Less than four years after he caused his parents to miss President Barack Obama’s inauguration, 6-year-old Aiden Williams gave his family a memory with the president they will never forget.
The first-grader at Kent’s Holden Elementary School gave Obama a high-five after his campaign stop at Kent State University Wednesday.
Aiden was with his parents, KSU doctoral students Traci Easley Williams and RaMone Williams, who lifted his son out the crowd of 6,600 to reach the president.
“Aiden had his hand out to shake it, and the president said, ‘Hey buddy, give me a high-five,’” Easley Williams said.
Aiden said since Wednesday, he has been telling his friends and classmates “all the things (Obama) said” in his speech. He said he likes the Obama because “the president is good.”
Easley Williams said she, her husband and Aiden had a chance to see the president in-person in 2009, but in a slightly bigger crowd. The Williams family visited Washington, D.C. for Obama’s inauguration, but left before Obama arrived because the event overwhelmed Aiden.
“It was just too much for a 2-year-old to be around all that chaos,” she said.
After missing the president at his inauguration, the Williams family suffered a different kind of letdown after Obama’s stop in Kent. After all the excitement died down, Easley Williams realized neither she, nor her husband took a photo of Aiden with the president.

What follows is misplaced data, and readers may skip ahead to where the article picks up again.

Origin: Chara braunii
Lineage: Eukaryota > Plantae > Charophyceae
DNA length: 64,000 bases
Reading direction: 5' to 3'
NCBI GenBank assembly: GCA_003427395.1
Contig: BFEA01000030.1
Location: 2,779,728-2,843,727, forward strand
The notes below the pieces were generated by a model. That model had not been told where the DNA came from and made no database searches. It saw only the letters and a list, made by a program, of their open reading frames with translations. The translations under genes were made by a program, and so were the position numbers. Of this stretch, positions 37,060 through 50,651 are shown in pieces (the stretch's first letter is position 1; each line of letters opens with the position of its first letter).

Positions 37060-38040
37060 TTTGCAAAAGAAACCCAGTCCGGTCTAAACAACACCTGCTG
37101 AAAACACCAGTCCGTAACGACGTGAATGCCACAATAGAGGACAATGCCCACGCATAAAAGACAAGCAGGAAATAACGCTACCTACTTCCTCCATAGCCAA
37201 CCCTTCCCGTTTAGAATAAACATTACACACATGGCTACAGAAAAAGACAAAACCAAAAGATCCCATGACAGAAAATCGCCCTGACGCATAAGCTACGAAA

“My husband and I were so bummed when we got home,” she said. “(I said), ‘I can’t believe we didn’t get that picture.’”
Luckily for the Williams family, the professional photographers at the Memorial Athletic and Convocation Center, including the Record-Courier’s Lisa Scalfaro, saw the president extending his hand to the grinning boy and snapped away.
After Obama’s speech, Scalfaro said she noticed Aiden extending his arm while sitting on his father’s shoulders, and waited for the president to notice, too. When Obama reached out for his young fan, Scalfaro said she knew she had a great shot.
One of Easley Williams’ colleagues in KSU’s Department of Pan-African Studies called her the next day to tell her a photograph of the high-five made the front page of the Record-Courier.
“I just started screaming,” Easley Williams said. “I threw on some other clothes and just ran and just bought like 30 copies.”
The Williams family later learned photographs of Aiden and the president made an appearance on the Washington Post’s website, along with a few other blogs.
“When (Aiden) saw the paper, he couldn’t stop laughing,” Easley Williams said. “He thinks he’s a celebrity now.”
Easley Williams said the president’s visit to Kent made her son an Obama supporter for life. Unfortunately for Aiden, he might not be able to help the president as much as he thinks he can in November.
“I was trying to explain to (Aiden) that he can’t vote yet, but I think he really thinks in his mind he can vote,” Easley Williams said.
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